I could not have asked for a better explanation of why that doesn’t work! Apparently, I should not hire myself. I also confirmed by experiment that the distribution was not even close to uniform for larger orders.

This javascript seems to work well after experimentation. It uses your idea of decreasing the random set on each iteration.

function shuffleArrayInPlace(items) {

for (var i = items.length; i > 1; ) {

var j = Math.floor(Math.random() * i);

var t = items[–i];

items[i] = items[j];

items[j] = t;

}

}

Anon says

@Rob Weir

You say you used the Fisher-Yates implementation from Wikipedia… but the Javascript implementation on that page has a comment in the code stating that the way the random number is derived will introduce modulo bias into the results. And looking at your code, I see the same comment. You couldn’t have missed it while copying and pasting, so I’m curious to know how you missed this caveat in your article since the whole point of the article was to lay bare (inadvertent) bias.

daniel says

You make a very good point, but I think that you miss your own point in the summary. This issue isn’t about throwing a random number at something, its about sorting with a variable comparator. You point to this with an example of a database, just assign a random number to each element and then sort on that number rather than generating a random number in the comparator. For all the fuss on slashdot, this really is just a simple error, but one that should have been picked up in any code review. Great article though.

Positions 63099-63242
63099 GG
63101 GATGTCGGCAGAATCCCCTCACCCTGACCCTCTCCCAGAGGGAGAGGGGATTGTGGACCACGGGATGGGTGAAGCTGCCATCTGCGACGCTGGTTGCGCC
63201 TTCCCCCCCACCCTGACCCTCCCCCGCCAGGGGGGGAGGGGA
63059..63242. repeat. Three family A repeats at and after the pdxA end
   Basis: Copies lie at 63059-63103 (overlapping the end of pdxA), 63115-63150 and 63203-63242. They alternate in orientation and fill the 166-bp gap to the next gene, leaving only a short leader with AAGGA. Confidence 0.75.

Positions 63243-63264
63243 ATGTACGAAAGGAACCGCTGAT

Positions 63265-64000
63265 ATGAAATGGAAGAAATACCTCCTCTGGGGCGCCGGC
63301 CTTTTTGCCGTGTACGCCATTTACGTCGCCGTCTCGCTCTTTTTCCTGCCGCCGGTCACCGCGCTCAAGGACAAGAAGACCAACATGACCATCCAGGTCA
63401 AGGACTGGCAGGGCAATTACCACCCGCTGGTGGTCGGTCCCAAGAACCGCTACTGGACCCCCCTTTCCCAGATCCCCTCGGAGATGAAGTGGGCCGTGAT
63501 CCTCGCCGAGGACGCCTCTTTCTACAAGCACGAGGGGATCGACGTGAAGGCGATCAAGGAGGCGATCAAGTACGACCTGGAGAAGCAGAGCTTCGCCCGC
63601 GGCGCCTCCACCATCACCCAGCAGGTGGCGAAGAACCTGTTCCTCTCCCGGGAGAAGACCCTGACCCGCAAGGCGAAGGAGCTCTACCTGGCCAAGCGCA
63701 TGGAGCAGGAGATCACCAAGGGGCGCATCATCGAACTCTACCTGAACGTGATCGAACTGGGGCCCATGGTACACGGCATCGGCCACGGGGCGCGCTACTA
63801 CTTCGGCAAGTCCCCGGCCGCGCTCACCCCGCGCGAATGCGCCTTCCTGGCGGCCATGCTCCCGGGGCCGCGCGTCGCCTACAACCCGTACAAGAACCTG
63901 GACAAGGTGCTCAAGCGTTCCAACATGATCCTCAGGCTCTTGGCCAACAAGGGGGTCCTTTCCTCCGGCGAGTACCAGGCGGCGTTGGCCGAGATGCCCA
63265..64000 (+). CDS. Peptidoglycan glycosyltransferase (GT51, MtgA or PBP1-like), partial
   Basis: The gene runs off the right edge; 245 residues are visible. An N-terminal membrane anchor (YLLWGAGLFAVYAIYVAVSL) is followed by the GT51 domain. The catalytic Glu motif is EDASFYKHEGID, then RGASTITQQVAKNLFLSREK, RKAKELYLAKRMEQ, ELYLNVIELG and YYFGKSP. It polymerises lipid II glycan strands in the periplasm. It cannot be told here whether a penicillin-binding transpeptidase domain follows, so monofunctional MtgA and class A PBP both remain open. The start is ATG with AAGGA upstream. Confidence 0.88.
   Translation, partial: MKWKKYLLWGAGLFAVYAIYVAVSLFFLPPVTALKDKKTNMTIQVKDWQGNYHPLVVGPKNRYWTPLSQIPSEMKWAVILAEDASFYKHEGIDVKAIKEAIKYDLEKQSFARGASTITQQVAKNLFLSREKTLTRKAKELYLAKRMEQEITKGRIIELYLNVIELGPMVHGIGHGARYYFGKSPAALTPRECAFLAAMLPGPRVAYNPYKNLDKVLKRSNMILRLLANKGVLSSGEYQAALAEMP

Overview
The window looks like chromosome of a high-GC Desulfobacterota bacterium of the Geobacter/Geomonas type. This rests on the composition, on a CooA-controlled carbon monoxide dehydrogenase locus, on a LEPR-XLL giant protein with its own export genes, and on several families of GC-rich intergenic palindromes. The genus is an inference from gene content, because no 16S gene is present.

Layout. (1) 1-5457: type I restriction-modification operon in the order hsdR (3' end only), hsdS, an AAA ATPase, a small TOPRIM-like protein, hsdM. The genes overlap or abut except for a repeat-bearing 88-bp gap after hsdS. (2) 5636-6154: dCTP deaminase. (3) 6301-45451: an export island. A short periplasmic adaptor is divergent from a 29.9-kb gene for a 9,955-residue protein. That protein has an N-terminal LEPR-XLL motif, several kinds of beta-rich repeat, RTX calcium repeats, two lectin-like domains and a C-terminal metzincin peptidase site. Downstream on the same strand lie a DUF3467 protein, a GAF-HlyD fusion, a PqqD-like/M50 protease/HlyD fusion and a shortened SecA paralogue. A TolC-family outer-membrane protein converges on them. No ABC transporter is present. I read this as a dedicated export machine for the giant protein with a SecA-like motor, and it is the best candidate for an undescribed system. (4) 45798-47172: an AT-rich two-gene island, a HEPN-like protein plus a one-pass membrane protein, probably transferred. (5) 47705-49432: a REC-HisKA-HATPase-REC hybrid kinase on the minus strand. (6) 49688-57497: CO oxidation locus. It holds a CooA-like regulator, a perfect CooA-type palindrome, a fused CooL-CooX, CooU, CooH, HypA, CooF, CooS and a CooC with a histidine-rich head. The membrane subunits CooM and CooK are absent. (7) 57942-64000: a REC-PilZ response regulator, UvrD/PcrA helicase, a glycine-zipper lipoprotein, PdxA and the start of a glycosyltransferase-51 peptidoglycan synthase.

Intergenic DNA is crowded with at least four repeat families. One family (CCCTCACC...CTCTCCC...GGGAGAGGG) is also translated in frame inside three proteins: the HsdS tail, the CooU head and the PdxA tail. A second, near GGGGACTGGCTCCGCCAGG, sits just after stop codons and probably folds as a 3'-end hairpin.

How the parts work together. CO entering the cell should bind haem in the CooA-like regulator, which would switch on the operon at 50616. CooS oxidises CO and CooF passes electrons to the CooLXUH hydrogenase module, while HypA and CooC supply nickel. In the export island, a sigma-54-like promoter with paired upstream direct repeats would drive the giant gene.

Rob says

@Anon, You need to worry about modulo bias when the number of possible combinations of your elements is an appreciable fraction of the number of random numbers your generator can produce. In this case we have only 5! = 120 possible orderings, so we’re fine, presuming that Internet Explorer has a non-pathological PRNG. The test of the results with the Fisher-Yates Shuffle suggests this is the case. But if you have a larger array, say representing a deck of 52 cards, then modulo bias can be more of a problem. Note that this is not a specific weakness of the shuffling algorithm. It occurs with the other shuffling algorithms as well. It is simply a statement that the PRNG is inadequate to represent the number of possible states in the problem.

Firoze Lafeer says

The agreement that was agreed to with the EU just says that the top 5 browsers should appear “randomly”. So the requirement could have been more precise. But still, that’s not an excuse for such terrible code.

Firoze Lafeer says

For policy geeks, here is the agreement: http://ec.europa.eu/competition/antitrust/cases/decisions/39530/en.pdf